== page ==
Tuesday, December 21, 2010

An AT Advocate's Perspective

All 29 Independent Living Centers in California receive funding for at least one staff member to work on AT advocacy and services coordination. Below is one AT Advocate's perspective on his role.

By Jorge Ruiz, AT Coordinator at the Central Coast Center for Independent Living in Salinas

Working at Central Coast Center for Independent Living has given me the opportunity to meet many different and interesting people. Often I am asked what it is like to be Assistive Technology Coordinator. People want to know the duties of my job. Fortunately, my duties vary from day to day.

In a nutshell, as the assistive technology coordinator my job is to increase public awareness of the broad range of assistive technology available to people with disabilities and to provide case coordination for those consumers that need a particular item or service.

Most people think that AT is only electric and manual wheelchairs. That might be because many people associate disability with wheelchairs. Little do they know that mobility is just one category of AT. So how does an AT Coordinator educate the public? The answer is very simple—by attending resource fairs as well as doing presentations and informing the audiences about AT. On any given weekend I might be setting up a booth at a health and resource fair, giving a disability awareness training that includes using tools of daily living during the hands on section, or providing an in-service presentation to one of our TBI Support groups.  After meeting someone at a presentation or an outreach event, I am often asked they can find funding sources to pay for AT. This is probably the most challenging part of the job.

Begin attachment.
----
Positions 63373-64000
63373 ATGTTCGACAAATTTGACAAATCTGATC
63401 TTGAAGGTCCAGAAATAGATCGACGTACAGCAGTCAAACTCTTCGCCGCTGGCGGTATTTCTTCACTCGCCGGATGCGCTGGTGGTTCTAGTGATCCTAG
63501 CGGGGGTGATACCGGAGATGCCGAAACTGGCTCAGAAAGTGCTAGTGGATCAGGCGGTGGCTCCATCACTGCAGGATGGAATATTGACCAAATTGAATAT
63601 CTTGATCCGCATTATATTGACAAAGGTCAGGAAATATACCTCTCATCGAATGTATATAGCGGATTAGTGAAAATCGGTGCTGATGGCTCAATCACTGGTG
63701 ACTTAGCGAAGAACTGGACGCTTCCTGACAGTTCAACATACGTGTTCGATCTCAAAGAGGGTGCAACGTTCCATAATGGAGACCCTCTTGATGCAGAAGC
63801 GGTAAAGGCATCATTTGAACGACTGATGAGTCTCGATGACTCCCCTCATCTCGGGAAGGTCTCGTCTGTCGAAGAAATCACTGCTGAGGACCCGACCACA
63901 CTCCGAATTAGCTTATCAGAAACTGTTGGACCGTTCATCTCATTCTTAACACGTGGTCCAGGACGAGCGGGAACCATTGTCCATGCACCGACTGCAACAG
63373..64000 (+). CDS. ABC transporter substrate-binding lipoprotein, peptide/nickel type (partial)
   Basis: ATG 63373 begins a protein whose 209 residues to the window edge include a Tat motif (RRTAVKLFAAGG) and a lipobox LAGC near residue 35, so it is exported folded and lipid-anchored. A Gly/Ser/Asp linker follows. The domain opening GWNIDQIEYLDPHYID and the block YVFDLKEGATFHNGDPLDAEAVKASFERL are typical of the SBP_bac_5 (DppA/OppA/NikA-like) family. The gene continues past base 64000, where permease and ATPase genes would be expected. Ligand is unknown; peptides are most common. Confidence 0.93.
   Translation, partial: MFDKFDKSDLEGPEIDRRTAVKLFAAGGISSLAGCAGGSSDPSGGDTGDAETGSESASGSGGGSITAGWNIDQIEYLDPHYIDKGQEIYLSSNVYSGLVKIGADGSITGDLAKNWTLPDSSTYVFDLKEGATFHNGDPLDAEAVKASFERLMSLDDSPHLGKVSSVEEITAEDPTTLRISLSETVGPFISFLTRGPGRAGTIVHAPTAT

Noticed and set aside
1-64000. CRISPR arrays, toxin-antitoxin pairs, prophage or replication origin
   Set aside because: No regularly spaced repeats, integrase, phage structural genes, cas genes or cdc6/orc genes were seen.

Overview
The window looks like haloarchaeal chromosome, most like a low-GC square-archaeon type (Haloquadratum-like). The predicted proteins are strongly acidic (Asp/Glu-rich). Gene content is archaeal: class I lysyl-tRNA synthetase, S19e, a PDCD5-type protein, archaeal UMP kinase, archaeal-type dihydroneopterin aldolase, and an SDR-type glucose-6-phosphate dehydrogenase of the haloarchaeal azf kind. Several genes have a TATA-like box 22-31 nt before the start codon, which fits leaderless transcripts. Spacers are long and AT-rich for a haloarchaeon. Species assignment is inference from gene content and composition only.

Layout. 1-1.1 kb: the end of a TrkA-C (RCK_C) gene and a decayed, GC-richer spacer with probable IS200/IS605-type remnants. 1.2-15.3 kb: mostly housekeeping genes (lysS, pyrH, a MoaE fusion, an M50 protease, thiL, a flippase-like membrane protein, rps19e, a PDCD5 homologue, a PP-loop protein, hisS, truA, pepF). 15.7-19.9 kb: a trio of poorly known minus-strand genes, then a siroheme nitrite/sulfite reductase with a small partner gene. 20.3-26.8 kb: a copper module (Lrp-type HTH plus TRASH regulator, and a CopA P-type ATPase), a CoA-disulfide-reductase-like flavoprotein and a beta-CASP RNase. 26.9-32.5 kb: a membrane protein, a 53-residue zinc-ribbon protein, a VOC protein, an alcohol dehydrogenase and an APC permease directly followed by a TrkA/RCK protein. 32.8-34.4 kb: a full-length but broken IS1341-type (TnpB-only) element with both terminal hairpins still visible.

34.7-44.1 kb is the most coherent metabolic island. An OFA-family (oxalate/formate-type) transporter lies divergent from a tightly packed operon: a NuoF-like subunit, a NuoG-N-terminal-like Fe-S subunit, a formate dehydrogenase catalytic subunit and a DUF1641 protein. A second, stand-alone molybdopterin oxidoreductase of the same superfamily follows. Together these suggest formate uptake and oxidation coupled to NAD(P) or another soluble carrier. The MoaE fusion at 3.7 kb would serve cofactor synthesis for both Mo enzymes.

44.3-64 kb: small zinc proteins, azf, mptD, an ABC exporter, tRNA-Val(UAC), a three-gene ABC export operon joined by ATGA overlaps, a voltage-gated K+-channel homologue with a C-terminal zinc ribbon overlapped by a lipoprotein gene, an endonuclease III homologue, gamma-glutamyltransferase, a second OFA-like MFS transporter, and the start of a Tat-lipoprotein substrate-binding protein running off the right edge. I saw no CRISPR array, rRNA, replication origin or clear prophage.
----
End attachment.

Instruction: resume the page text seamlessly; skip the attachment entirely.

Sometimes consumers need AT and their insurance covers it, but they have no idea that it would. The hardest cases are when consumers need AT and have no medical coverage of any kind, as was the case with one of my most recent consumers. She has difficulty walking and was in need of a scooter or power chair. In this case the consumer received a scooter that was donated to our ILC. If she had not taken this equipment, it might have ended up in storage taking up space or, even worse, in a landfill. As you can see, Assistive Technology is not a one-size-fits-all tool. The job of the Assistive Technology Coordinator is not the same week in and week out.

 Have you received services at an Independent Living Center? If you are an AT Advocate, what are the challenges and rewards of your position?  

1 comment:

  1. AT is a rewarding facet of disability services. If your resources and information can help just one person make their life a little easier, all the hard work is worth it. As an AT Advocate we do wear many hats, from resource specialist, to grant writer, to peer counselor. It is difficult when there are consumers who it's hard to get the resources for, especially funding. You have to "think outside the box" a lot of times, and face rejection along the way.

    One of the parts of this article I really liked was the terminology Jorge used regarding how we as AT Adovocates manage cases. Since we don't really do "case manangement", I have always kind of struggled to come up with a better term that describes the same type of process. Case coordination is exactly what I was looking for, so this article has helped me better define exactly what it is I do as an advocate.